If you’re experiencing anxiety and/or high blood pressure readings, incorporate these lifestyle changes and take prescribed medication:

1. Exercise daily  

Keeping physically active  helps reduce anxiety and improves heart health. Even a 10-minute walk may be just as good for your mental health and wellness as a longer workout. Exercise releases feel-good hormones, called endorphins, that can have lasting effects. Making exercise a regular habit has long-term effects, too, such as training the brain to help cope with stress even better. 

Exercising more doesn’t mean you have to go from being a couch potato to a marathon runner overnight. The best exercise for you is the one that you do: hiking, dancing, going on long walks while listening to podcasts, or weightlifting. Check with your doctor to confirm that it is safe to start a new routine. 

2. Reduce alcohol 

While unwinding with a glass of wine or a bottle of beer  can feel good, it’s likely doing more harm to your anxiety and high blood pressure. Drinking temporarily increases your blood pressure, which alleviates within a few hours. But if you’re drinking alcohol over several days, it can lead to a sustained increase in blood pressure—one that doesn’t decrease after a few drinks and can lead to an increased risk of hypertension.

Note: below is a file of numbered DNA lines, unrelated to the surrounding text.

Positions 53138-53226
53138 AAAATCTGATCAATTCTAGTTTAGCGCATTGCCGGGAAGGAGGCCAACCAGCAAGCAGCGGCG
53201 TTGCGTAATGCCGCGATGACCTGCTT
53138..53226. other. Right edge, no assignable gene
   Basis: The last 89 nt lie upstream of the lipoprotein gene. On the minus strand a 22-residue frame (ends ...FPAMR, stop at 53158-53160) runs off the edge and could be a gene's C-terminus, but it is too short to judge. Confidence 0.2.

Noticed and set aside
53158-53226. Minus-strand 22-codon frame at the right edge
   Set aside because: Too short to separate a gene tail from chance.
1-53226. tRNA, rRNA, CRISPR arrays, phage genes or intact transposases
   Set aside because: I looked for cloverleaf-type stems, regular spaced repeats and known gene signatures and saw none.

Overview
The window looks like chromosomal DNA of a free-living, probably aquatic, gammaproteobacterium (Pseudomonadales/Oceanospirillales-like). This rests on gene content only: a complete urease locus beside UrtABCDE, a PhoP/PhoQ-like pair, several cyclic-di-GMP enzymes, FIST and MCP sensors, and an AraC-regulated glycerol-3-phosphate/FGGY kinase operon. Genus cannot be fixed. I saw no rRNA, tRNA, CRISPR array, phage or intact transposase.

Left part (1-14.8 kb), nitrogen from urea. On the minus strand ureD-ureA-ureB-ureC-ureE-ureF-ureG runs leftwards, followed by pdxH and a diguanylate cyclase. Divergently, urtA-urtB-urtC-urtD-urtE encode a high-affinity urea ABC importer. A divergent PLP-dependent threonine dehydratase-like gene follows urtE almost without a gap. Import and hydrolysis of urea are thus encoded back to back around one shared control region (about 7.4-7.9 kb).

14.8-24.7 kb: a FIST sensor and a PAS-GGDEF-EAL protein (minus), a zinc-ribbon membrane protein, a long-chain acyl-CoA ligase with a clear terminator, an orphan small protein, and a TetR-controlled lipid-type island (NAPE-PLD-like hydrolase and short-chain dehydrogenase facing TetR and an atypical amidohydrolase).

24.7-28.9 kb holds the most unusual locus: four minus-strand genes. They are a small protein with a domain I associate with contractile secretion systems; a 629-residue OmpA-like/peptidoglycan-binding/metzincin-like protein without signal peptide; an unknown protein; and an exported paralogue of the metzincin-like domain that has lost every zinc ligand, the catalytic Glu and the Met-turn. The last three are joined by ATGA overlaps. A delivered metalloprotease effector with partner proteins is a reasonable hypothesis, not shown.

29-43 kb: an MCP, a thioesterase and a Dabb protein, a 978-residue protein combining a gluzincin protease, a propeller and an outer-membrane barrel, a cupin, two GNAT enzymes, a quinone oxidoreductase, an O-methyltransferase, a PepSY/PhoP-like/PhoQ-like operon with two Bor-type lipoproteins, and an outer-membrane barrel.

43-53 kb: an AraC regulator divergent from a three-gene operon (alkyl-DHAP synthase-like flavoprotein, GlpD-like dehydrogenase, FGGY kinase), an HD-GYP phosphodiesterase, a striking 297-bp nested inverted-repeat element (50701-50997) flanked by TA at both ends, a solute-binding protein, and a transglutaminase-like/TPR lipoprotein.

If you find yourself drinking a few days a week, you may also be drinking more calories than you’d like or making food choices you wouldn’t otherwise make. These decisions can lead to weight gain and thereby increases your risk of high blood pressure. 

And when it comes to anxiety and stress levels, alcohol often exacerbates it. In fact, there’s even a word for it—“hangxiety.” While you may feel less stressed while drinking, as the alcohol wears off, quite often you’ll feel worse than when you began drinking. It’s estimated that 20% of people with social anxiety disorder also experience from some type of alcohol dependence.  

If you’re trying to reduce anxiety or your blood pressure, drinking alcohol less frequently can help. 

3. Meditate  

If you’re looking for something that you can do anywhere, at any time, to reduce high blood pressure and ease anxiety, meditation is it. Studies have found that meditating can produce “small yet meaningful” reductions in blood pressure, either on its own or with medication. 

Meditation techniques like slowing down your breath, concentrating on your breathing, and deep breathing also help with anxiety. You can incorporate these helpful techniques throughout your day to ground yourself and reduce the physical symptoms of anxiety. There are many apps that offer guided meditations to help incorporate the practice into your life.